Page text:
ThermoLife International LLC v. Gaspari Nutrition Incorporated et al

Filing 46

ORDER: 39 Defendant's Motion to Dismiss Counts 1, 2, 3, 4, 5, 6, 7, 8, 9, and 11 of Plaintiff's First Amended Complaint is denied as to counts 1, 2, 3, 4, 5, 6, 7, 8, and 9, and granted as to count 11 to the extent Plaintiff alleges interference with business expectancy of relationships with consumers at the Mr. Olympia Weekend Expo. Count 11 is dismissed as directed in this Order without leave to amend. See order for complete details. Signed by Judge Neil V Wake on 5/16/12. (NKS)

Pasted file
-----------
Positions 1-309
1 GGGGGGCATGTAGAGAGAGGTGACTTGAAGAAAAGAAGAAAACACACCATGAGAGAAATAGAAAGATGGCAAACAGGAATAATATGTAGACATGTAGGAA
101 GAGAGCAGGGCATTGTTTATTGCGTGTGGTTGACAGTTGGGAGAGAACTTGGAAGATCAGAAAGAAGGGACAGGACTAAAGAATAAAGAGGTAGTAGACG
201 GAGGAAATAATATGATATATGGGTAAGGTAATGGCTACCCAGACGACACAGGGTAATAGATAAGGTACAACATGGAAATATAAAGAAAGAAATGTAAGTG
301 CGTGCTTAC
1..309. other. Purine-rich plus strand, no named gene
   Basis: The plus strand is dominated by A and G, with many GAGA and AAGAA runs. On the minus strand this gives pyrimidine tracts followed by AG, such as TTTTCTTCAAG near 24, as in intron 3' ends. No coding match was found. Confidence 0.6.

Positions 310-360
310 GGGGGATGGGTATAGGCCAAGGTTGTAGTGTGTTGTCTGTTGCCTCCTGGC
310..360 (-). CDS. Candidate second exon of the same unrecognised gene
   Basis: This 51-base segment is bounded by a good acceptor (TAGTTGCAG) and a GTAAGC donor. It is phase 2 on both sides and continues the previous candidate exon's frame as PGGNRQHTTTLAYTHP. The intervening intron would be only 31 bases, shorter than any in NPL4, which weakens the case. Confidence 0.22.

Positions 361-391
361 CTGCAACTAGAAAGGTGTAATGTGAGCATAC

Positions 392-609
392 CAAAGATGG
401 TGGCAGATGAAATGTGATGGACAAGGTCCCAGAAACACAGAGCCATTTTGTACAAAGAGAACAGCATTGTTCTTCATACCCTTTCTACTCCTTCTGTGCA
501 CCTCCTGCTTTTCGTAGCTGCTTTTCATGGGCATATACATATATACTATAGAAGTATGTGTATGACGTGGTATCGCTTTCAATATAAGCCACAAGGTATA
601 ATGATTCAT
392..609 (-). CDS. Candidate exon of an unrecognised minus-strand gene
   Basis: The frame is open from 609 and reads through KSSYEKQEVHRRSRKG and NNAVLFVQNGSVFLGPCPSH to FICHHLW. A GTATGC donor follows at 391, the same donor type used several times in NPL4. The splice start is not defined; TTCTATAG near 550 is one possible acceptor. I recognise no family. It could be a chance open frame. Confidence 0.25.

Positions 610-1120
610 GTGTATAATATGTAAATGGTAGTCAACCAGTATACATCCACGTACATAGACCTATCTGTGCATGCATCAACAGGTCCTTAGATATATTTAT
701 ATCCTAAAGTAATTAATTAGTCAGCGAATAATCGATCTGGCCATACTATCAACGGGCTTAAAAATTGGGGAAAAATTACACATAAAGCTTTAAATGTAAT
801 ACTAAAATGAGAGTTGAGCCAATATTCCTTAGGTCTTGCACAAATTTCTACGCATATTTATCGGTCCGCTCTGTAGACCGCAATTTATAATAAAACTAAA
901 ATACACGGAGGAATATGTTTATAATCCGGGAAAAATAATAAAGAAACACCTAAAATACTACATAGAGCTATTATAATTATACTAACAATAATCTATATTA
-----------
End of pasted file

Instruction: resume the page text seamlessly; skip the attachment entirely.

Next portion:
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1 WO 2 3 4 5 6 IN THE UNITED STATES DISTRICT COURT 7 FOR THE DISTRICT OF ARIZONA 8 9 ThermoLife International, LLC, Plaintiff, 10 11 ORDER vs. 12 No. CV 11-01056-PHX-NVW Gaspari Nutrition, Inc., Defendant. 13 14 Before the Court is Defendant’s Motion to Dismiss Counts 1, 2, 3, 4, 5, 6, 7, 8, 9, 15 and 11 of Plaintiff’s First Amended Complaint (Doc. 39). The Motion will be denied in 16 part and granted in part for the reasons stated below. 17 I. BACKGROUND FACTS 18 Plaintiff ThermoLife International, LLC (“ThermoLife”) and Defendant Gaspari 19 Nutrition, Inc. (“Gaspari”) are both suppliers of dietary supplements targeted at 20 competitive and amateur bodybuilders. 21 misleadingly marketed and sold its products – specifically Defendant’s Novedex XT, 22 Halodrol Liquigels, Halodrol MT, and SuperPump 250 products – as safe, natural, 23 complaint with the federal Dietary Supplement Health and Education Act of 1994 24 (DSHEA), and legal. Plaintiff makes nine separate claims of false advertising related to 25 Defendant’s claims that (1) it only sells legal products; (2) Novedex XT is DSHEA 26 compliant; (3) Novedex XT is naturally occurring; (4) Novedex XT is safe; (5) Halodrol 27 Liquigels and Halodrol MT are DSHEA complaint; (6) Halodrol Liquigels and Halodrol 28 MT are safe; (7) Halodrol Liguigels and Halodrol MT contain 95% 3,4- Plaintiff claims that Gaspari falsely and 1 divanillytetrahydrofuran; (8) SuperPump 250 contains turkesterone; and (9) SuperPump 2 250 contains effective doses of turkesterone. In 2010, the FDA issued reports stating that 3 Defendant’s Novedex XT and Halodrol products were not DSHEA compliant. Plaintiff 4 asserts that Defendant’s products contain unsafe materials that are not naturally 5 occurring, even though they were advertised as safe and naturally occurring. 6 In addition, Plaintiff asserts that it tested material that was marketed and sold as 7 95% 3,4-divanillytetrahydrofuran and concluded that commercial production of 95% 3,4- 8 divanillytetrahydrofuran was cost prohibitive, and that therefore Defendant’s Halodrol 9 products could not actually contain 95% 3,4-divanillytetrahydrofuran. Plaintiff also 10 asserts that it tested Defendant’s SuperPump 250 product and did not detect the presence 11 of any turkesterone. Even if SuperPump 250 were to contain some small trace of 12 turkesterone, such trace amounts would not be an effective dose. Accordingly, Plaintiff 13 asserts Defendant falsely advertised that the SuperPump 250 contained effective levels of 14 Turkesterone. Plaintiff cites to various statements made by Defendant and its agents 15 from 2006 until 2010 to support its claims. 16 Plaintiff manufactures dietary supplements that are in direct competition with 17 Defendant’s products, such as Plaintiff’s T-BOL, E-BOL, Tribosten, and Ecdysten 18 products, and that it sells and markets its products through the same stores and channels 19 as Defendant. Plaintiff also claims to be the market leader in the use of turkesterone in 20 dietary supplements and that it has an exclusive distribution agreement with the only 21 company known to produce turkesterone for use in dietary supplements. Plaintiff asserts 22 that it has been harmed by Defendant’s false and misleading advertisements related to 23 these products through a direct diversion of Plaintiff’s sales and a lessening of the 24 goodwill associated with its products. 25 Finally, Plaintiff alleges that Defendant improperly prevented Plaintiff from 26 attending and exhibiting at the 2009 Mr. Olympia Weekend Expo bodybuilding 27 competition and trade show by contacting American Media, Inc., the organizer of the 28 event, and threatening to pull its advertising if ThermoLife was allowed to exhibit at the -2  1 event. Plaintiff claims Defendant’s actions caused Plaintiff to lose business opportunities 2 and unrecoupable costs it had expended in anticipation of attending the competition, such 3 as plane tickets, hotel reservations, and planning its exhibition. 4 Defendant intentionally and maliciously interfered with its contractual relationship with 5 American Media, Inc., as well as preventing Plaintiff from earning business and goodwill 6 at the event. Plaintiff claims 7 On December 16, 2011, the Court granted Defendant’s motion to dismiss 8 Plaintiff’s original complaint and gave Plaintiff leave to file an amended complaint (Doc. 9 34), which Plaintiff filed on January 13, 2012 (Doc. 38). Plaintiff’s amended complaint 10 raises the above-discussed nine counts for false advertising under 15 U.S.C. § 11 1125(a)(1)(B) (hereinafter “the Lanham Act”) related to statements made about 12 Defendant’s products, one count for common law unfair competition, and one count for 13 tortious interference with business and business expectancy. Defendant now moves to 14 dismiss the counts for false advertising and tortious interference. 15 II. LEGAL STANDARD 16 On a motion to dismiss under Fed. R. Civ. P. 12(b)(6), all allegations of material 17 fact are assumed to be true and construed in the light most favorable to the nonmoving 18 party. Cousins v. Lockyer, 568 F.3d 1063, 1067 (9th Cir. 2009). To avoid dismissal, a 19 complaint must contain “only enough facts to state a claim for relief that is plausible on 20 its face.” Bell Atl. Corp. v. Twombly, 550 U.S. 544, 570 (2007). “A claim has facial 21 plausibility when the plaintiff pleads factual content that allows the court to draw the 22 reasonable inference that the defendant is liable for the misconduct alleged.” Ashcroft v. 23 Iqbal, 556 U.S. 662, 129 S. Ct. 1937, 1949 (2009). However, the principle that a court 24 accepts as true all of the allegations in a complaint does not apply to legal conclusions or 25 conclusory factual allegations. Id. at 1949, 1951. “Threadbare recitals of the elements of 26 a cause of action, supported by mere conclusory statements, do not suffice.” Id. at 1949. 27 “A plaintiff’s obligation to provide the grounds of his entitlement to relief requires more 28 -3  1 than labels and conclusions, and a formulaic recitation of the elements of a cause of 2 action will not do.” Twombly, 550 U.S. at 555. 3 III. ANALYSIS 4 Defendant moves to dismiss Plaintiff’s counts for false advertising under the 5 Lanham Act for lack of standing and untimeliness. Defendant also moves to dismiss 6 Plaintiff’s count for tortious interference for failing to state sufficient facts to support that 7 claim. 8 A. Standing Under the Lanham Act 9 Defendant claims that the first nine counts of Plaintiff’s amended complaint fail 10 because Plaintiff has not suffered a commercial injury based on Defendant’s alleged 11 misrepresentations and therefore does not have standing to bring a claim for false 12 advertising under the Lanham Act. In order for a plaintiff to have standing to state a 13 claim under the false advertising provisions of the Lanham Act, the plaintiff must allege 14 “(1) a commercial injury based upon a misrepresentation about a product; and (2) that the 15 injury is ‘competitive,’ or harmful to the plaintiff’s ability to compete with the 16 defendant.”, Inc. v. EDriver Inc., 653 F.3d 820, 826 (9th Cir. 2011) 17 (quoting Jack RussellTerrier Network of Northern Ca. v. Am. Kennel Club, Inc., 407 F.3d 18 1027, 1037 (9th Cir. 2005)). Defendant claims that because Plaintiff has not sufficiently 19 alleged that any of its products compete directly with any of Defendant’s products and 20 that it has failed to allege anything beyond speculative injury, it does not have standing to 21 bring these claims.1 22 The Ninth Circuit’s recent opinion in TrafficSchool analyzed a standing challenge 23 on the basis of an alleged lack of non-speculative, concrete injury and held that “a false 24 25 26 27 1 Defendant also claims that to the extent Plaintiff purports to bring this action on behalf of consumers hurt by Defendant’s false advertising, such injury is not actionable under Section 43(a) of the Lanham Act (Doc. 39 at 2). However, Plaintiff clearly alleges direct competitive harm to itself; it does not rely on injury to consumers as the basis for its false advertising claims. 28 -4  1 advertising plaintiff need only believe that he is likely to be injured in order to bring a 2 Lanham Act claim.” 653 F.3d at 825. TrafficSchool makes clear that “when [a] plaintiff 3 competes directly with [a] defendant, a misrepresentation will give rise to a presumed 4 commercial injury that is sufficient to establish standing.” Id. at 827. Here, Plaintiff has 5 specifically alleged that it is a direct competitor of Defendant and sells products that are 6 competitive with Defendant’s, including its T-BOL, E-BOL, Tribosten, and Ecdysten 7 products.2 Plaintiff has also alleged that it is the market leader in dietary supplements 8 containing turkesterone and that Defendant’s false advertising of its SuperPump 250 as 9 containing effective doses of turkesterone, caused the SuperPump 250 to be in direct 10 competition with Plaintiff’s production of supplements containing turkesterone. Plaintiff 11 is not simply alleging damage to the “industry overall resulting from” Defendant’s false 12 advertising or basing its claim on injury to misled consumers. Skydive Arizona, Inc. v. 13 Quattrochi, 2006 WL 2460595, at *10 (D. Ariz. 2006). Rather, it is alleging direct 14 competitive injury in the form of diversion of its own sales to Defendant’s falsely 15 advertised products. 16 While Plaintiff may not be able to muster specific and concrete non-speculative 17 evidence of any injury to allow a damages recovery at a later stage, it has raised a 18 presumption of injury – diversion of its own sales and goodwill to Defendant – sufficient 19 to confer standing under the Lanham Act. Accordingly, Defendant’s motion to dismiss 20 Plaintiff’s false advertising claims for lack of standing will be denied. 21 22 23 24 25 26 27 2 Defendant’s unsupported attempt in its reply (Doc. 44 at 2-3) to narrowly define the universe of “competitive” products to only products which are effectively identical and advertised as such is unavailing. Plaintiff’s allegations that both Plaintiff and Defendant sold dietary supplements containing similar ingredients, serving similar purposes, and targeting a specific audience (here, competitive and amateur bodybuilders) is sufficient to allege direct competition and justify the presumption of competitive injury at the motion to dismiss stage. 28 -5  1 B. 2 Defendant also claims that Plaintiff’s false advertising claims are barred by the 3 statute of limitations. Defendant asserts the most analogous state statute of limitations for 4 Plaintiff’s claims is the one year statute of limitations under the Arizona Consumer Fraud 5 Act, A.R.S. § 44-1522. Because Defendant’s alleged false advertising occurred more 6 than one year prior to the filing of Plaintiff’s complaint on May 26, 2011, Defendant 7 argues Plaintiff’s Lanham Act claims are time barred. Plaintiff claims in response that, 8 under Jarrow Formulas, Inc. v. Nutrition Now, Inc., 304 F.3d 829, 836 (9th Cir. 2002), 9 laches, not the statute of limitations, applies to its claims. Plaintiff further asserts that the 10 proper laches period is three years, and that it is inappropriate for Defendant to claim 11 Plaintiff’s claims are time barred at this stage in the proceedings since it was not 12 previously raised and there is no showing that Defendant would suffer prejudice or that 13 Plaintiff’s delay in filing suit was unreasonable. Statute of Limitations Under the Lanham Act 14 The issue before the court in Jarrow was “whether laches bars a manufacturer of 15 nutritional supplements from suing its competitor for false advertising under the Lanham 16 Act when the analogous state statute of limitations period [had] expired.” Jarrow, 304 17 F.3d at 832. Defendant had moved for summary judgment “on the grounds that the 18 statutes of limitation and laches bar[red] Jarrow’s claims.” Id. at 833. The district court 19 had dismissed Jarrow’s action as barred by laches but did not address the statute of 20 limitations issue. Id. Therefore, the Ninth Circuit limited its review to the district court’s 21 determination of a laches bar to plaintiff’s claims for false advertising. The court first 22 noted that it was “well established that laches is a valid defense to Lanham Act claims, 23 including those for false advertising.” Id. at 835 (citations omitted). It went on to note 24 that 25 26 27 [W]hile laches and the statute of limitations are distinct defenses, a laches determination is made with reference to the limitations period for the analogous action at law. If the plaintiff filed suit within the analogous limitations period, the strong presumption is that laches is inapplicable. … However, if suit is filed 28 -6  1 outside of the analogous limitations, courts often have presumed that laches is applicable. 2 3 4 5 6 7 8 9 10 11 12 13 14 15 16 17 18 19 20 21 22 23 24 25 26 27 28 Id. In reviewing the application of laches to plaintiff’s claims, the court noted that the “proper interplay between laches and the statute of limitations for Lanham Act claims is somewhat elusive.” Id. at 836. The court acknowledged that Ninth Circuit cases had stated that the Lanham Act “borrows a state limitations period as a statute of limitations defense,” but had “failed to consider whether Congress intended that laches, as opposed to the statute of limitations, be the sole timeliness defense available to [claims for false advertising under the Lanham Act].” Id. The court noted that the “equitable character” of false advertising claims under the Lanham Act might support the idea that only laches, and not a statute of limitations, be available as a time bar. However, although Jarrow engaged in this discussion, the court did not reach the issue of whether laches is the sole time bar to claims for false advertising under the Lanham Act. Rather, it simply conducted its laches analysis with reference to the most analogous state limitations period, which the parties agreed was California’s three year limitations period for fraud. Id. at 838 (citing Conopco, Inc. v. Campbell Soup Co., 95 F.3d 187 (2d Cir. 1996), which borrowed New York’s fraud period for a Lanham Act false advertising claim). The court went on to hold that “in determining the presumption for laches, the limitations period [for a false advertising claim] runs from the time the plaintiff knew or should have known about his § 43(a) cause of action.” Id. Because plaintiff was aware of defendant’s false advertising more than three years prior to commencing the suit, the court applied a presumption of laches and analyzed whether defendant had shown that plaintiff’s delay in filing was unreasonable and whether defendant would be prejudiced thereby, and ultimately concluded that plaintiff’s suit was barred by laches. Id. at 838-41. Jarrow therefore does not resolve the currently pending dispute as to whether the statute of limitations period, or only laches, is available as defense against Plaintiff’s claims. Defendant contends that the statute of limitations can apply to bar Plaintiff’s suit -7  1 and cites Theodosakis v. Contract Pharmacal Corp., 172 Fed. Appx. 772, 2006 WL 2 7739222 (9th Cir. 2006), for the proposition that Arizona’s one year limitations period, 3 under the Arizona Consumer Fraud Act is the most analogous state statute of limitations. 4 In that unpublished decision, the Ninth Circuit did not determine which state statute of 5 limitations period is appropriate in analyzing claims under the Lanham Act; rather, it 6 simply held that the district court “properly granted summary judgment against 7 [plaintiff’s] claims regardless of which Arizona limitations period applies (the one-year 8 consumer fraud, trademark statute or the three-year fraud statute) because [plaintiff] 9 knew about the potential infringement” more than three years prior to his filing suit. Id. 10 at *1. Nor did Theodosakis resolve whether laches is the exclusive time bar defense to a 11 Lanham Act claim; it simply noted that plaintiff made this argument, but that it was 12 unnecessary to decide that question because the district court “did not abuse its discretion 13 in finding that laches barred this action as well.” Accordingly, Theodosakis is unhelpful 14 in deciding the question before the Court. Defendant cites no further case law for its 15 position that a one year limitations period should bar Plaintiff’s claims here. 16 Plaintiff cites Au-Tomotive Gold, Inc. v. Volkswagen of Amer., Inc., 603 F.3d 1133 17 (9th Cir. 2010), for the proposition that Arizona’s three-year statute of limitations for 18 fraud applies to provide the laches period for Lanham Act claims. Defendant contends 19 that Au-Tomotive Gold is inapplicable here, as that case dealt with a Lanham Act claim 20 for trademark infringement and dilution, not false advertising. However, Au-Tomotive 21 Gold relied on Jarrow, a false advertising case, in its laches analysis, and made no 22 distinction based on the underlying nature of plaintiff’s claims. Id. at 1139-40. Further, 23 it held without qualification that “Arizona’s three-year statute of limitations for fraud 24 applies to Lanham Act claims.” Id. at 1140. The Court finds no persuasive reason to 25 divert from this holding, and accordingly agrees that Arizona’s three year fraud 26 limitations period is the proper limitations period. 27 Whether the Court conducts a statute of limitations or a laches analysis is not 28 controlled by any of the authority presented by the parties. However, the Court need not -8  1 decide this issue because Plaintiff’s claims cannot be determined to be time-barred by 2 either the statute of limitations or laches at this stage in the proceedings. While Plaintiff 3 alleges Defendant made false statements as far back as 2007, it cannot be said from the 4 pleadings that Plaintiff discovered then that the statements were false. Rather, a plausible 5 inference is that Plaintiff did not know of the falsity of Defendant’s statements until 6 Defendant’s products began being recalled (in 2009 and 2010) and Plaintiff 7 independently conducted tests of Defendant’s products to determine whether Defendant’s 8 advertising was false (in 2009), all of which falls within the three year limitations period. 9 Defendant’s motion to dismiss Plaintiff’s Lanham Act claims on the basis that they are 10 time-barred will therefore be denied. 11 C. Tortious Interference With Business Expectancy 12 Plaintiff has raised a claim for tortious interference with business expectancy 13 related to Defendant’s alleged improper actions in preventing Plaintiff from exhibiting at 14 the 2009 Mr. Olympia Weekend Expo. 15 Plaintiff’s contract with American Media, Inc., the company organizing the weekend 16 expo, and Plaintiff’s business expectancy with potential customers at the weekend expo. 17 Defendant has moved to dismiss Plaintiff’s claim for tortious interference with business 18 expectancy with potential customers at the weekend expo because Plaintiff has not 19 sufficiently alleged any specific party with which it expected to do business or identified 20 any specific damages resulting from the alleged interference.3 Plaintiff claims Defendant interfered with 21 To state a claim for tortious interference with business expectancy, a plaintiff must 22 allege “(1) [t]he existence of a valid contractual relationship or business expectancy; (2) 23 knowledge of the relationship or expectancy on the part of the interferer; (3) intentional 24 interference inducing or causing a breach or termination of the relationship or 25 expectancy; and (4) resultant damage to the party whose relationship or expectancy has 26 27 3 Defendant has not moved to dismiss Plaintiff’s claim for tortious interference with respect to its claim regarding Plaintiff’s relationship with American Media, Inc. 28 -9  1 been disrupted.” Wagenseller v. Scottsdale Mem’l Hosp., 147 Ariz. 370, 386, 710 P.2d 2 1025, 1041 (1985) (superseded by statute in other respects). Any alleged interference 3 must have been both intentional and improper. Id. at 387-88, 710 P.2d at 1042-43. A 4 plaintiff must be able to “identify a specific relationship with which the defendant 5 interfered” to state a plausible claim for relief; the speculative hope of a business 6 expectancy is not enough. Dube v. Likins, 216 Ariz. 406, 414, 167 P.3d 93 (Ct. App. 7 2007). 8 Plaintiff has only conclusorily asserted that it would have earned business at the 9 Mr. Olympia Weekend Expo if it had been allowed to exhibit there. Such an allegation is 10 insufficient to state a claim for tortious interference with business expectancy. Plaintiff 11 identifies customers that attended the Mr. Olympia Weekend Expo as the individuals 12 with whom it would have formed business relationship absent Defendant’s alleged 13 interference. 14 business expectancy, nor can Plaintiff sufficiently show that it suffered any specific loss 15 because of Defendant’s alleged interference. See Dube, 216 Ariz. 412-13 (noting a 16 “claim for tortious interference with a business expectancy is insufficient unless the 17 plaintiff alleges facts showing the expectancy constitutes more than a mere ‘hope’” 18 (citing Marmis v. Solot Co., 117 Ariz. 499, 502, 573 P.2d 899, 902 (Ct. App. 1977)). However, these allegations do not rise beyond the “mere hope” of a 19 Plaintiff’s reliance on Antwerp and Edwards is misplaced. In Antwerp, the court 20 held that the defendant’s publication of defamatory reports about plaintiff’s business 21 would likely have deterred potential customers and therefore supported a claim for 22 tortious interference. 130 Ariz. 523, 530, 627 P.2d 733, 740 (1981). In Edwards, the 23 court held that defendant’s interference in contract negotiations between plaintiff and a 24 third party for the purchase of plaintiff’s mining claims supported a claim for tortious 25 interference because there was a specific, identifiable relationship with which defendant 26 had interfered, even though no contract was actually formed. 115 Ariz. 313, 314, 565 27 P.2d 190, 191 (Ct. App. 1997). Here, while Plaintiff certainly intended to form business 28 relationships with the customers at the expo, whether Plaintiff actually would have made - 10   1 a profit or entered into any contract with customers at the weekend expo is too 2 speculative to form the basis for an independent tortious interference claim. 3 See Soilworks, LLC v. Midwest Indus. Supply, Inc., 575 F.Supp.2d 1118, 1128 (D. Ariz. 4 2008) (noting speculative damages that cannot be established with reasonable certainty 5 may not form the basis for a tortious interference judgment). Further, to the extent 6 Plaintiff can establish any damages related to potential business expectancies it would 7 have yielded had it been permitted to attend the weekend expo, these will be recoverable 8 under Plaintiff’s claim for tortious interference with its contract with American Media, 9 Inc., which Defendant has not moved to dismiss. Accordingly, Defendant’s motion to 10 dismiss Plaintiff’s claim for tortious interference with its prospective business 11 relationships with customers at the Mr. Olympia Weekend Expo will be granted. 12 IT IS THEREFORE ORDERED that Defendant’s Motion to Dismiss Counts 1, 2, 13 3, 4, 5, 6, 7, 8, 9, and 11 of Plaintiff’s First Amended Complaint (Doc. 39) is denied as to 14 counts 1, 2, 3, 4, 5, 6, 7, 8, and 9, and granted as to count 11 to the extent Plaintiff alleges 15 interference with business expectancy of relationships with consumers at the Mr. 16 Olympia Weekend Expo. Count 11 is dismissed as directed in this Order without leave to 17 amend. 18 Dated this 16th day of May, 2012. 19 20 21 22 23 24 25 26 27 28 - 11